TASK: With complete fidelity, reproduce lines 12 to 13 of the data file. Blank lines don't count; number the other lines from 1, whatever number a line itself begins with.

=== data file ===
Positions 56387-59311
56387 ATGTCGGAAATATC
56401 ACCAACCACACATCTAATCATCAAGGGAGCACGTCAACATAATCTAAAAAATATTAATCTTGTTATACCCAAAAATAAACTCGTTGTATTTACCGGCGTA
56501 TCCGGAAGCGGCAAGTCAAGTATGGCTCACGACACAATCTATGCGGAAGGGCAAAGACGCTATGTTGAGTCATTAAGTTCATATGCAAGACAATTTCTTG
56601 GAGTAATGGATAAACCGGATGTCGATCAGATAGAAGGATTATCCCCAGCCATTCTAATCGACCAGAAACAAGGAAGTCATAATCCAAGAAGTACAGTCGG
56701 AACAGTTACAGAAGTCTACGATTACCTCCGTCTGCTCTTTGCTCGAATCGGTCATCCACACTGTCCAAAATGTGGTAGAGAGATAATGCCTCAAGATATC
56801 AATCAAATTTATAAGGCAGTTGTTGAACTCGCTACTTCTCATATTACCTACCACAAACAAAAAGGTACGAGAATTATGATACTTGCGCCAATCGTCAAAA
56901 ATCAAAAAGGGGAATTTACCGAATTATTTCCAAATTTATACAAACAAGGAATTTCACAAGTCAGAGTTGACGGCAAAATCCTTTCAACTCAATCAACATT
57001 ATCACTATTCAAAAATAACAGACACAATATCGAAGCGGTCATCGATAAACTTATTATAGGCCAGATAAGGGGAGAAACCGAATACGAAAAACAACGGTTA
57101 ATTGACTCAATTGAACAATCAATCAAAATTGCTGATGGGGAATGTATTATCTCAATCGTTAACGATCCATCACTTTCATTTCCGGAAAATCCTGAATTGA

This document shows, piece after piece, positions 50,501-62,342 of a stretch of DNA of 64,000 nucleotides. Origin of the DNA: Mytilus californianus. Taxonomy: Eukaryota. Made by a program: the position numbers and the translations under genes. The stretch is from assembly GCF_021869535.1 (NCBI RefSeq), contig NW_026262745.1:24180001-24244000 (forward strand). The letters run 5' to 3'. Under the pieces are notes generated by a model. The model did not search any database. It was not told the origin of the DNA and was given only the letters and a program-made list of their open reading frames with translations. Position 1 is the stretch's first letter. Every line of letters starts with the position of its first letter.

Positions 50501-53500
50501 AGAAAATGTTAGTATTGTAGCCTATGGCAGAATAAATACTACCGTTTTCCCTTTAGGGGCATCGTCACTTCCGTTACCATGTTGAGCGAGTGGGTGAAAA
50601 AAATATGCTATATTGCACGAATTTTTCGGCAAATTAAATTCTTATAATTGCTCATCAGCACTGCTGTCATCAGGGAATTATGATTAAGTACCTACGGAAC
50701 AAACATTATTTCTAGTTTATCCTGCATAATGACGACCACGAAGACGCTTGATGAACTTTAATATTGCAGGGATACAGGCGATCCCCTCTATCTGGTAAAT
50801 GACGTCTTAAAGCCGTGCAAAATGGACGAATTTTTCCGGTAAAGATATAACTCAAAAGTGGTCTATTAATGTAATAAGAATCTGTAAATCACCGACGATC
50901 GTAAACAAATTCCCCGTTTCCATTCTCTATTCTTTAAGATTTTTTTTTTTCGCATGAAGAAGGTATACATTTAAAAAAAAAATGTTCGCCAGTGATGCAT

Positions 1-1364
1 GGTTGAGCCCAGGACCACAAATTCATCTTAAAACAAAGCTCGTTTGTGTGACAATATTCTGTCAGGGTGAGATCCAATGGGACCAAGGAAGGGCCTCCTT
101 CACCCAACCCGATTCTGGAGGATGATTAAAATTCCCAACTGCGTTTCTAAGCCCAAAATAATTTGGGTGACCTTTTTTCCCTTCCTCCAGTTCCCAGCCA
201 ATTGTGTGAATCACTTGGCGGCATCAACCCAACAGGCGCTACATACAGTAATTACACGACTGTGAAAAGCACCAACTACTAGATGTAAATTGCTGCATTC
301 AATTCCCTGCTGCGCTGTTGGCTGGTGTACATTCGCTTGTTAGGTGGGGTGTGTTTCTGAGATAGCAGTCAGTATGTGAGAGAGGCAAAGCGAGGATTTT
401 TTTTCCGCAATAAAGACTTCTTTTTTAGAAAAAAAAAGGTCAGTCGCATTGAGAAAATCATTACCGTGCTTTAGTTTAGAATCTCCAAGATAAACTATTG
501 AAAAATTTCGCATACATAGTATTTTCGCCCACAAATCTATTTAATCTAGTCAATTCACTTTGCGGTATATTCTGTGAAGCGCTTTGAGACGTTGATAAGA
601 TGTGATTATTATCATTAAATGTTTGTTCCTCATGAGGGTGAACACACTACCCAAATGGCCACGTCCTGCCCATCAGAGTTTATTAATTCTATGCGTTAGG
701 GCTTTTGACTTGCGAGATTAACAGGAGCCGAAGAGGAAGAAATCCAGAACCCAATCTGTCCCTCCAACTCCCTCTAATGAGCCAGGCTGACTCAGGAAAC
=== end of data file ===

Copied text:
Positions 50501-53500
50501 AGAAAATGTTAGTATTGTAGCCTATGGCAGAATAAATACTACCGTTTTCCCTTTAGGGGCATCGTCACTTCCGTTACCATGTTGAGCGAGTGGGTGAAAA